In a rare, unscripted moment, President Bush on Monday estimated 30,000 Iraqis have died in the war, the first time he has publicly acknowledged the high price Iraqis have paid in the push for democracy.
There are many, many, estimates that say that is far too low. But taking Bush's statement as generally accurate, it is getting much much worse:
More than 14,000 civilians have been killed in Iraq in the first half of this year, an ominous figure reflecting the fact that "killings, kidnappings and torture remain widespread" in the war-torn country, a United Nations report says.
Killings of civilians are on "an upward trend," with more than 5,800 deaths and more than 5,700 injuries reported in May and June alone, it says.
The report, a bimonthly document produced by the U.N. Assistance Mission for Iraq, covers May and June, and includes chilling casualty figures and ugly anecdotes from the insurgent and sectarian warfare that continues to rage despite the establishment of a national unity government and a security crackdown in Baghdad.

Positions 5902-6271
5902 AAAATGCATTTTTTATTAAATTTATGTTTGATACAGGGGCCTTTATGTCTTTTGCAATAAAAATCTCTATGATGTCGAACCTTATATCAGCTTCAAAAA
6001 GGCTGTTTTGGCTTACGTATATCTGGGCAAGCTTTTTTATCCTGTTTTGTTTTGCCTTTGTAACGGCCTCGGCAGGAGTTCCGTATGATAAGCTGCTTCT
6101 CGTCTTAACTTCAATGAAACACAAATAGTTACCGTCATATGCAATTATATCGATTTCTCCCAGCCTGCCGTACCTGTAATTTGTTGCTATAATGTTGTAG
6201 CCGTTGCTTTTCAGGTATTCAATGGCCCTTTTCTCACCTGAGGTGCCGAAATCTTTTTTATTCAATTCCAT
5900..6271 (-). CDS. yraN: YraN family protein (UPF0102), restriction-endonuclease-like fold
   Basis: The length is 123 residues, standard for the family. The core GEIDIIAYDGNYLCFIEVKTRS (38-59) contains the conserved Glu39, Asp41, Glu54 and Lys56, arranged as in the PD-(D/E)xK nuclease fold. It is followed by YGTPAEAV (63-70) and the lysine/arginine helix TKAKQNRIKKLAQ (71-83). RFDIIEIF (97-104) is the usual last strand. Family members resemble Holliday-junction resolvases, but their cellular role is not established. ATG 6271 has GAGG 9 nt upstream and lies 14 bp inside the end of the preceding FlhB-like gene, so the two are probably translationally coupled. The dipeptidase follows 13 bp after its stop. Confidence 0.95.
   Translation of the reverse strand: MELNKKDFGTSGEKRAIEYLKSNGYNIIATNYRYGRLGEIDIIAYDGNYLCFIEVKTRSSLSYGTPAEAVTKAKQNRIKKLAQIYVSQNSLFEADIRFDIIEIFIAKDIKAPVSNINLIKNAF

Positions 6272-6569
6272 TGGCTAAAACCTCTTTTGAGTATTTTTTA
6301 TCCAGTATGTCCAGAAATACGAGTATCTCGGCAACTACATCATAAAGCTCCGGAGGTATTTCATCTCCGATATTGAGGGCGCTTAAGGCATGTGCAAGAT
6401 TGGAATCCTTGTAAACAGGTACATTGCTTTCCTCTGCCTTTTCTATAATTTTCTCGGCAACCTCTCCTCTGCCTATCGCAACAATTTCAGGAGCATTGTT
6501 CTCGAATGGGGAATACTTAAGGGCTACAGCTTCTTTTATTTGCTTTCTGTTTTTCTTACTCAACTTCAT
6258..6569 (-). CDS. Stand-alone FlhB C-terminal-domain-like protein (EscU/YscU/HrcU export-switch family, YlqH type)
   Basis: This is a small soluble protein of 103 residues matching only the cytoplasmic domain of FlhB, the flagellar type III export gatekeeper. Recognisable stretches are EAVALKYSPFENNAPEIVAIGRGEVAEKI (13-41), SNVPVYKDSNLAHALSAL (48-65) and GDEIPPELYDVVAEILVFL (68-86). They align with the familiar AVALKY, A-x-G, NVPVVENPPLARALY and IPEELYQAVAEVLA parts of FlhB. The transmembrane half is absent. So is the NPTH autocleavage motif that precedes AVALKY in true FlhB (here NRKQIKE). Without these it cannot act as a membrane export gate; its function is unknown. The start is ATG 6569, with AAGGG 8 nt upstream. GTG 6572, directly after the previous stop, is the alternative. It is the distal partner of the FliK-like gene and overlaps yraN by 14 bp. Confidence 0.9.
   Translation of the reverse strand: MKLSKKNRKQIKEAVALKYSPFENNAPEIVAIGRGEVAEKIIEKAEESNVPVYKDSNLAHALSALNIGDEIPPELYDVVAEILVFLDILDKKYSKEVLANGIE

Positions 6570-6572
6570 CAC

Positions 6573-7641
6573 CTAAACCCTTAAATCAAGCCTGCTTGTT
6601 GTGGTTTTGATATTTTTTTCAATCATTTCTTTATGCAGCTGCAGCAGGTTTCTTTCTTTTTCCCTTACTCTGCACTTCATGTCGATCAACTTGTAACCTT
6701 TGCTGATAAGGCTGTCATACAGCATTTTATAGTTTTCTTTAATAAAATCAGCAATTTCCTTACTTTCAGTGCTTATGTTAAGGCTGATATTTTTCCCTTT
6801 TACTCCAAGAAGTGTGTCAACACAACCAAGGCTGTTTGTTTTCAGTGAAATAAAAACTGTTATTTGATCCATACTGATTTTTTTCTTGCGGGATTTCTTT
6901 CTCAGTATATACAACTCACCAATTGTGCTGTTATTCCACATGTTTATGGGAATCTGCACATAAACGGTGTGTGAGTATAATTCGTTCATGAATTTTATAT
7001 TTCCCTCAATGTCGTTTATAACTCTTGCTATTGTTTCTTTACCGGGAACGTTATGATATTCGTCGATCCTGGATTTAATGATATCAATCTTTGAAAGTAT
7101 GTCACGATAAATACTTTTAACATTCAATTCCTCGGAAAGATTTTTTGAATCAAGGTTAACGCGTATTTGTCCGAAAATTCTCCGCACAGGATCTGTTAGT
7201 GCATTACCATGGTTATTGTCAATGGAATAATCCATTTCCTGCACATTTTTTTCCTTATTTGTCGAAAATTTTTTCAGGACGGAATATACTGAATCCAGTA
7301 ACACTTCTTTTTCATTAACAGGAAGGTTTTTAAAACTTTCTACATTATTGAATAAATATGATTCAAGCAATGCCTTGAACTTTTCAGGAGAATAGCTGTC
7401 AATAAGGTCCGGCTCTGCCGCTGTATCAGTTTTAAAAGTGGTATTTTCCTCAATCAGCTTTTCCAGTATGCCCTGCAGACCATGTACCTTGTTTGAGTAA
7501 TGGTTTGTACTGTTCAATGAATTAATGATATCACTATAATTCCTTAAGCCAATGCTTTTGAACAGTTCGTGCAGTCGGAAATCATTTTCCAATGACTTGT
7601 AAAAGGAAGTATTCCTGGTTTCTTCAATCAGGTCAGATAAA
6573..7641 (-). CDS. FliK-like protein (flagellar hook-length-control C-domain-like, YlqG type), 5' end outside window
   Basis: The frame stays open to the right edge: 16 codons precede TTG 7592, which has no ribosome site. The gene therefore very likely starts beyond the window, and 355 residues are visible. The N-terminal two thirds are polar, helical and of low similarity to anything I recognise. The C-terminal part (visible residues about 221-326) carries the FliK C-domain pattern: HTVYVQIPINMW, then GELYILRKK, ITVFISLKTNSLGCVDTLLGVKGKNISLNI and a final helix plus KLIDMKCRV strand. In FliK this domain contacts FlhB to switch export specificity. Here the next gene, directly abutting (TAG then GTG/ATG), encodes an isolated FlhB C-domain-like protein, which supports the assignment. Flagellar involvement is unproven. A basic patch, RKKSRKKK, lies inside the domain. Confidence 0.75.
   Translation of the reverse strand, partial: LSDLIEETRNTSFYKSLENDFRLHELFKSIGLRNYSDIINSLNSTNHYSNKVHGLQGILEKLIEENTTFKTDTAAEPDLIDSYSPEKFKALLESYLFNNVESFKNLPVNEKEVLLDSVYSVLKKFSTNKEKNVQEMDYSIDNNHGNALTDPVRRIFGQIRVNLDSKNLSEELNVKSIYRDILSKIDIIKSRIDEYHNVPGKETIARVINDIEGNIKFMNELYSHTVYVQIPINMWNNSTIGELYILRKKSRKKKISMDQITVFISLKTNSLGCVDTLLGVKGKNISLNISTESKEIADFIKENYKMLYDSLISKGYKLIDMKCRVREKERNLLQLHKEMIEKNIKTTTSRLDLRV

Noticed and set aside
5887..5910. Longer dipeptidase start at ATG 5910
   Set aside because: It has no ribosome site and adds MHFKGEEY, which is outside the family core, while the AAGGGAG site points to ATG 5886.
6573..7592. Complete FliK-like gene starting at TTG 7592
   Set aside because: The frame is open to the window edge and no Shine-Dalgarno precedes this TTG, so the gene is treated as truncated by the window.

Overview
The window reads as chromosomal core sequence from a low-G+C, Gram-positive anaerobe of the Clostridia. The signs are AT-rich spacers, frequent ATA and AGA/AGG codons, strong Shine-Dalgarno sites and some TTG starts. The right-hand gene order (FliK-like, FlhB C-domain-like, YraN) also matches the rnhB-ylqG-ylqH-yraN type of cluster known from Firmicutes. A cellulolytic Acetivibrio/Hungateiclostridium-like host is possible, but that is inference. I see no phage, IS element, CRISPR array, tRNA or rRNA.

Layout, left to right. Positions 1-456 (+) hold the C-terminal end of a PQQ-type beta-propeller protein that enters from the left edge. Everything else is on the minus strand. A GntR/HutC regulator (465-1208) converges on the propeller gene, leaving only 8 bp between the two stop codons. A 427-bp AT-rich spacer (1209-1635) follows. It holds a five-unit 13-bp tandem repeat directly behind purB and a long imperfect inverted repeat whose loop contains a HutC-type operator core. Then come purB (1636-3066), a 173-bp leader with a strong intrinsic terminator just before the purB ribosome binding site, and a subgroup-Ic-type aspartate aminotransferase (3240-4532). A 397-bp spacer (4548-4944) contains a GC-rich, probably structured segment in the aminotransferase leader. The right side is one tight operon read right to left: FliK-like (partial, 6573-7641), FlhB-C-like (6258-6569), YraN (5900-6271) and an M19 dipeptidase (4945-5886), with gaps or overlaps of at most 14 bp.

On Sunday, I believe it was Newt Gingrich made the analogy of how 8 deaths in Haifa represented a greater impact because Israel is so proportionately smaller than the United States, he then claimed it was the equivalent of the United States losing several times that number. Newt, of course, did not make a similar analogy to Lebanon, which has about 3/5ths of Israel's population.
Well, Iraq has about an 11th of America's population and using Newt's magic method of extrapolation, that's the equivalent of losing more than 150,000 Americans to violence in just the first six months of this year.
I'm sure we'd call it "sectarian violence" as opposed to civil war.